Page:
The self-reported HL was confirmed by the audiometric evaluation, showing a positive association (p<0.0001) between both parameters. The tendency for self-reported HL was confirmed by the exams (?=0.553; p<0.0001).

Considering oral language for communication, this was absent in 33 (24.3%) of the individuals from case group and in 4 (2.2%) of the control groups these showing a negative association (?=-0.379; p<0.0001) between oral language and HL (p<0.0001). There was a tendency to have oral language in the control group.

A familial history of HL was found to be more prevalent in the control group than in the case group, respectively with 34 controls (18.9%) and 20 patients (14.7%). In the case group, 16 (80%) had bilateral HL and 4 (20%) unilateral HL.

From our sample 3 individuals (1.7%) in the control group and 4 patients (2.9%) in case group confirmed the existence of consanguinity in their families. Thus, no association between HL and consanguinity was performed.

In São Tomé and Principe we did not found any registry about history of malaria infection. At same time, we found that malaria infection is a public health problem and all individuals enrolled recognize malaria infection and can answer about their clinical history regarding this endemic infection. Self-report of malaria infection was more prevalent in the case group with 91 patients reporting a history of malaria (66.9%), being reported by 103 individuals (57.2%) of the control group.

The genotype distribution in our population was shown in Table 2. Concerning our results the HbAS showed no significant predisposition to HL (Table 3).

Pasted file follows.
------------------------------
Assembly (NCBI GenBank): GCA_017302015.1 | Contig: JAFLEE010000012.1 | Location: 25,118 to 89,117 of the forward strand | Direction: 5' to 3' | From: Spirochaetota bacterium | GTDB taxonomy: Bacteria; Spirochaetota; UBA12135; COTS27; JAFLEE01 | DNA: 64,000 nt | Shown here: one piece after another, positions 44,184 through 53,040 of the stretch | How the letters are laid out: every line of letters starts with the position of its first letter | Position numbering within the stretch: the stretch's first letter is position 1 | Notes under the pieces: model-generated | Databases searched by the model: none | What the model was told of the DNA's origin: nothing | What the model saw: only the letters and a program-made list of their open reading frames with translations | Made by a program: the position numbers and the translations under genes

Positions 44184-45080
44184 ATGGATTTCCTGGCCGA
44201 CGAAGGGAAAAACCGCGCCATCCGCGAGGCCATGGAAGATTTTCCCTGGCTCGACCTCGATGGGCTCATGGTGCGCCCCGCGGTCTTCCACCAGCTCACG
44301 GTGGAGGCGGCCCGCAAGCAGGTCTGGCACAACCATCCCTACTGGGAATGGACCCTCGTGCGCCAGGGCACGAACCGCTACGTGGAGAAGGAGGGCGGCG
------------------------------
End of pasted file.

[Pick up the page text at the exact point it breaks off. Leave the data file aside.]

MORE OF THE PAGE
Cases n (%) Controls n (%) P-value Crude OR (95% CI) P-value Adjusted OR (95% CI)
Age group     0.362   0.07  
[2-14]: 69 (45.7%) 82 (54.3%)   Reference   Reference
[15-35]: 98 (59.4%) 98 (59.4%)   0.812 [0.520-1.269]   0.633 [0.386-1.038]
Malaria infection     0.071   0.021  
No: 41 (30.1%) 72 (40%)   Reference   Reference
Yes: 91 (66.9%) 103 (57.2%)   1.552 [0.964-2.497]   1.840 [1.097-3.085]
HbS     0.744   0.839  
(HbAA) 112 (82.3%) 142 (78.9%)   Reference   Reference
(HbAS) 22 (16.2%) 35 (19.4%) 0.449 0.797 [0.443-1.435] 0.573 0.842 [0.463-1.530]
(HbSS) 2 (1.5%) 3 (1.7%) 0.855 0.845 [0.139-5.145] 0.832 0.821 [0.133-5.063]

Table 3: Binary logistic regression between HbS and HL without and with risk factors (age group and history of malaria infection), HL: Normal hearingâ0âReference Category is a response variable; independent variables: HbS (0âHbAA wild type, 1- HbAS trait, 2âHbSS homozygotic), age groups (0â[2-14] years, 1â[15-35] years) and history of Malaria infection (0âno, 1âyes).